http://i45.tinypic.com/24uxqug.png We don't do nice ... we do right!

It's not that l have something to hide ... it's l have nothing l want to show you.
     Thread Starter
 

01-10-2012 11:33 pm  #4


Re: lncome v Expenditure court argument.

SH
There's some free accounting packages available on the net also which include budget accounts etc and with a bit of common sense, easy to use and very accurate. They do all the calcs for you. Just enter income and outgoings eg gas & elec etc and it will print off a balance sheet.


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02-10-2012 12:06 am  #5


Re: lncome v Expenditure court argument.

eezyrider wrote:

SH
There's some free accounting packages available on the net also which include budget accounts etc and with a bit of common sense, easy to use and very accurate. They do all the calcs for you. Just enter income and outgoings eg gas & elec etc and it will print off a balance sheet.

Eezy, yes l know of them but in the end they are done by oneself (albeit still good) and lack the credibility of a professional accountant. lt needs more thought on the everyday cross-border shopping  but l feel it's a must for any court cases.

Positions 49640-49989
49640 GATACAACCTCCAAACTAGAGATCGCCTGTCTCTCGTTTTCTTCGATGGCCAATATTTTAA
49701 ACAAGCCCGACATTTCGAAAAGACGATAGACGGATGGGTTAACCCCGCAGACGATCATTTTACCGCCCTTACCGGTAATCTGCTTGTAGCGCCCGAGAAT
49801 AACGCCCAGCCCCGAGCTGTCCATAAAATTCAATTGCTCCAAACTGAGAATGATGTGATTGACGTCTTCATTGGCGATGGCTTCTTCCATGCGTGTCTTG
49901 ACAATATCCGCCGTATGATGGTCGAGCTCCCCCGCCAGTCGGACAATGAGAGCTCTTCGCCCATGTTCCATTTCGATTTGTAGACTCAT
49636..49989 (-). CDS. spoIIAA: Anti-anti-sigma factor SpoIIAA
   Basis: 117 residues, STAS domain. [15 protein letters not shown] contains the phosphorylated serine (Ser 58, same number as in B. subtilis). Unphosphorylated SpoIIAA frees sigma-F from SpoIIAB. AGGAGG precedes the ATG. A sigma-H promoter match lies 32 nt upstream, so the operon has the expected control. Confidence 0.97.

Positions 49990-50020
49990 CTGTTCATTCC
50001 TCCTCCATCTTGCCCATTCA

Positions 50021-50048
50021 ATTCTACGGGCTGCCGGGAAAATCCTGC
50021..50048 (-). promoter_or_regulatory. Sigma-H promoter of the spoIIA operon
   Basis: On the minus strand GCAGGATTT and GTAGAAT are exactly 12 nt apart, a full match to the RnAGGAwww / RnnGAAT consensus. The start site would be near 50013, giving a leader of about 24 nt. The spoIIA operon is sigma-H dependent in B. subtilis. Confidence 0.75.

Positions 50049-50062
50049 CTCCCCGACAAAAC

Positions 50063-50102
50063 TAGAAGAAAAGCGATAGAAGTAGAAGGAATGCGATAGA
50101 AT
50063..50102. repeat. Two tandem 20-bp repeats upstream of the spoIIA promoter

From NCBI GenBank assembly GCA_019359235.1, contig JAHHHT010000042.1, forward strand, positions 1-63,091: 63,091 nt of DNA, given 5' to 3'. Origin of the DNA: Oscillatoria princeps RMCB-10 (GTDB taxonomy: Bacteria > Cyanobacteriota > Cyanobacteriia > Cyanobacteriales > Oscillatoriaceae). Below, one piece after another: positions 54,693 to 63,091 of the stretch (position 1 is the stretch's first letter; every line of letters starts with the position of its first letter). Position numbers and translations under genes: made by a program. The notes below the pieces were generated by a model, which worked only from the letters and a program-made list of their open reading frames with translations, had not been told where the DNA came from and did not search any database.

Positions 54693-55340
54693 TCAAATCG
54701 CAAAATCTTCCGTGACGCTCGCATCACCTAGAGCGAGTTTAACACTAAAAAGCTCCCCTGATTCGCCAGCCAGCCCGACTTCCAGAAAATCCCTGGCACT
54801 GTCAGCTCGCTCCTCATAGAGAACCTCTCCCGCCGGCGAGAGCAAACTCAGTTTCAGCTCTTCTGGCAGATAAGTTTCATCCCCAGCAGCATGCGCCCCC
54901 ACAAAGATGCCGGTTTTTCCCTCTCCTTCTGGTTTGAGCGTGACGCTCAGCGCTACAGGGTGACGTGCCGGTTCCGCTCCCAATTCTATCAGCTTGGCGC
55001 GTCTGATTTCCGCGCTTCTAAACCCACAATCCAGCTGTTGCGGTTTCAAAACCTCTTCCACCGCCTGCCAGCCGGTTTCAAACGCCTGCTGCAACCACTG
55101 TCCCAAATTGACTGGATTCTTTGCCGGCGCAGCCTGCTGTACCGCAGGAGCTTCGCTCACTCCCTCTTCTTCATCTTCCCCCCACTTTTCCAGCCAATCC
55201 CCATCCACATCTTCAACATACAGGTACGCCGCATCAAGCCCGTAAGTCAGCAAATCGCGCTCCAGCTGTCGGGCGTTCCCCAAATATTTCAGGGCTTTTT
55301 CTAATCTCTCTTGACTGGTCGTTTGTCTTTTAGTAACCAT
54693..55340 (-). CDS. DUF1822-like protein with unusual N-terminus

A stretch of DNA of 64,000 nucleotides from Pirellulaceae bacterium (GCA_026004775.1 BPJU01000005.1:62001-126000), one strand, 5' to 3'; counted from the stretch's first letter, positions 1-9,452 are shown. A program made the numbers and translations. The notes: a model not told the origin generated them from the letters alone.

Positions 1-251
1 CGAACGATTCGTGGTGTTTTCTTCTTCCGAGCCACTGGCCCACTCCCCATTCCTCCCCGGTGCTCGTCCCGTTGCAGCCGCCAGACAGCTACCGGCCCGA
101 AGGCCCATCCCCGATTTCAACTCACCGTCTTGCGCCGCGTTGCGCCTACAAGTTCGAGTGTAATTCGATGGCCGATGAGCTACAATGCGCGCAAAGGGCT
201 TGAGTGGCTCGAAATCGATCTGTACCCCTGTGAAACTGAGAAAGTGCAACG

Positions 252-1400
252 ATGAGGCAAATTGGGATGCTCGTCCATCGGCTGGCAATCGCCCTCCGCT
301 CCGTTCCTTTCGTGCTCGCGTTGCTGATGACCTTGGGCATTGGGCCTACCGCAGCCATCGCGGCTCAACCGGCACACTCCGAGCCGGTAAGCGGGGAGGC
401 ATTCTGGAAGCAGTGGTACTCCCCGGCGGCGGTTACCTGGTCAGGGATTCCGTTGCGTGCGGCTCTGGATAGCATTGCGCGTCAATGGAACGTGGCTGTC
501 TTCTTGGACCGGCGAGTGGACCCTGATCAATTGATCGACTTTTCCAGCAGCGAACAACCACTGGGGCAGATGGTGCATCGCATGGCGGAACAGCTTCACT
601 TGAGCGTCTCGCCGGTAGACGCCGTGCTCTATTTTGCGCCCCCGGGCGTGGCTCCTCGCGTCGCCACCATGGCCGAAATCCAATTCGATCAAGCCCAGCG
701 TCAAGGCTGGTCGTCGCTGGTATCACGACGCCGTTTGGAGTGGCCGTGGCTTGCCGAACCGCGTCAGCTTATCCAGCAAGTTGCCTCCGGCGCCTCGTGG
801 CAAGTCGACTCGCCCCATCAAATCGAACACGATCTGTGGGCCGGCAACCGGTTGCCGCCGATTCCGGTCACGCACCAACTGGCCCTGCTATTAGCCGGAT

http://i45.tinypic.com/24uxqug.png We don't do nice ... we do right!

It's not that l have something to hide ... it's l have nothing l want to show you.
     Thread Starter
 

02-10-2012 8:14 am  #6


Re: lncome v Expenditure court argument.

Smoking Hot wrote:

lndeed l believe it would BD. For BF to go against it they would have to demonstrate how they are qualified to do so. lt would also take away shoppers having to quote from memory or made to guess what their incomings and outgoings are etc etc and then depending on BF's suspect arithmetic and calculations.. You would need nothing more than the letter from your accountant. Checkmate, l believe.   (grin)

The more I think on this the more I like the idea. This could be another 'break through' moment like with the Bobi Foi even. It seems from recent accounts we've heard that the UKBA are basing their whole approach on the "You're on benefits/pension/disabled so you can't afford it".